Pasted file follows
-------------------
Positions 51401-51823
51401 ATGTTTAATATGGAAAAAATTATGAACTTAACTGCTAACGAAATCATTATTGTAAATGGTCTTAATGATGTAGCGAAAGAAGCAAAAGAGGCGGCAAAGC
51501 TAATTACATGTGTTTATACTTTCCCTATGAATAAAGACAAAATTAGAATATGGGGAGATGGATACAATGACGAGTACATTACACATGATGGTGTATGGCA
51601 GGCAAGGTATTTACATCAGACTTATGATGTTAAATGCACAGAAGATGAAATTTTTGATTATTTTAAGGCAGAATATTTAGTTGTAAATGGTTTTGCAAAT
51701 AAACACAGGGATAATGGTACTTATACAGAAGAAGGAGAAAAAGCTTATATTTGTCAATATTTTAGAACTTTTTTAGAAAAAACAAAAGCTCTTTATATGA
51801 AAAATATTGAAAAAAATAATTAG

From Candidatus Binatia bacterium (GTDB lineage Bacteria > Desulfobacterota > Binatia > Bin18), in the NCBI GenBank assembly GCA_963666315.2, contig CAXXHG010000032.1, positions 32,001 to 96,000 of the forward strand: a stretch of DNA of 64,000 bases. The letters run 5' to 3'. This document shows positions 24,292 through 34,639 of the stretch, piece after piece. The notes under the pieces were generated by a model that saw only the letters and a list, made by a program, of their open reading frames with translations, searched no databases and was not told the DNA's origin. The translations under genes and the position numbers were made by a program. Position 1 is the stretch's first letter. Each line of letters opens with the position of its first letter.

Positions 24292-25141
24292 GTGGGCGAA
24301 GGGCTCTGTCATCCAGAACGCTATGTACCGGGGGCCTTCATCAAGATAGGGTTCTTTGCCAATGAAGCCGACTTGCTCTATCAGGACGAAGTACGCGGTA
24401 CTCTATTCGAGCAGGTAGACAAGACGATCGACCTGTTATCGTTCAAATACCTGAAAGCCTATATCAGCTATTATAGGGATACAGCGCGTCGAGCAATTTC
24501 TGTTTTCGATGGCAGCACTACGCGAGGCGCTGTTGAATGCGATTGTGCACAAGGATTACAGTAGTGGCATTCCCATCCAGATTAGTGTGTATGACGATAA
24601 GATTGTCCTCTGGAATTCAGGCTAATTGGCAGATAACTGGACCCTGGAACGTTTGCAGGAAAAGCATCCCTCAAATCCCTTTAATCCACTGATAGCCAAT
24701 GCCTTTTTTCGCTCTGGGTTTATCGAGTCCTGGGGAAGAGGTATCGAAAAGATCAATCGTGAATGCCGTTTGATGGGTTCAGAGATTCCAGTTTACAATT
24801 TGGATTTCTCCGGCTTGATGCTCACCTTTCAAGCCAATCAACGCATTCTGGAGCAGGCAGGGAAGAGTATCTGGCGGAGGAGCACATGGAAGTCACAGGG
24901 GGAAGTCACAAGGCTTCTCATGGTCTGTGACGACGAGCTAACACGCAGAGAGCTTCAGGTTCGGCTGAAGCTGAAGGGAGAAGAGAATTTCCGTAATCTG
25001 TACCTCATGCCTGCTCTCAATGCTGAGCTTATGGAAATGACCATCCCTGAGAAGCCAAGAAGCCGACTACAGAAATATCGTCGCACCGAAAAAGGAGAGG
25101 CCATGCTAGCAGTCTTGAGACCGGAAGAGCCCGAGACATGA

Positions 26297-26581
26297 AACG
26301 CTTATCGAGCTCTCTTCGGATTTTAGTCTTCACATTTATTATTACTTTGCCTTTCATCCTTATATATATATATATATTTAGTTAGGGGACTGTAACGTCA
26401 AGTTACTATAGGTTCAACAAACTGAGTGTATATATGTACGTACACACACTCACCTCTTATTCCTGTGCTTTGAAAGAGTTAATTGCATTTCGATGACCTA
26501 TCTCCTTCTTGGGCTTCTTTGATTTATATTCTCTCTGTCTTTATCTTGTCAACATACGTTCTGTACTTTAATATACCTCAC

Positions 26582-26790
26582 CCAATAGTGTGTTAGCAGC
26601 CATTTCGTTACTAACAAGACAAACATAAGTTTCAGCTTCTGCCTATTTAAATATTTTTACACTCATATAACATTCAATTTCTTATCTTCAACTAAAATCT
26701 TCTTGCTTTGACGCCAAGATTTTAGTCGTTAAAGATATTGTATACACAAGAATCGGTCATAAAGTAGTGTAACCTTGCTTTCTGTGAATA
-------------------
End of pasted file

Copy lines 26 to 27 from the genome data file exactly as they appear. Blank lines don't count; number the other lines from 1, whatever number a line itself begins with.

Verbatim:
26601 CATTTCGTTACTAACAAGACAAACATAAGTTTCAGCTTCTGCCTATTTAAATATTTTTACACTCATATAACATTCAATTTCTTATCTTCAACTAAAATCT
26701 TCTTGCTTTGACGCCAAGATTTTAGTCGTTAAAGATATTGTATACACAAGAATCGGTCATAAAGTAGTGTAACCTTGCTTTCTGTGAATA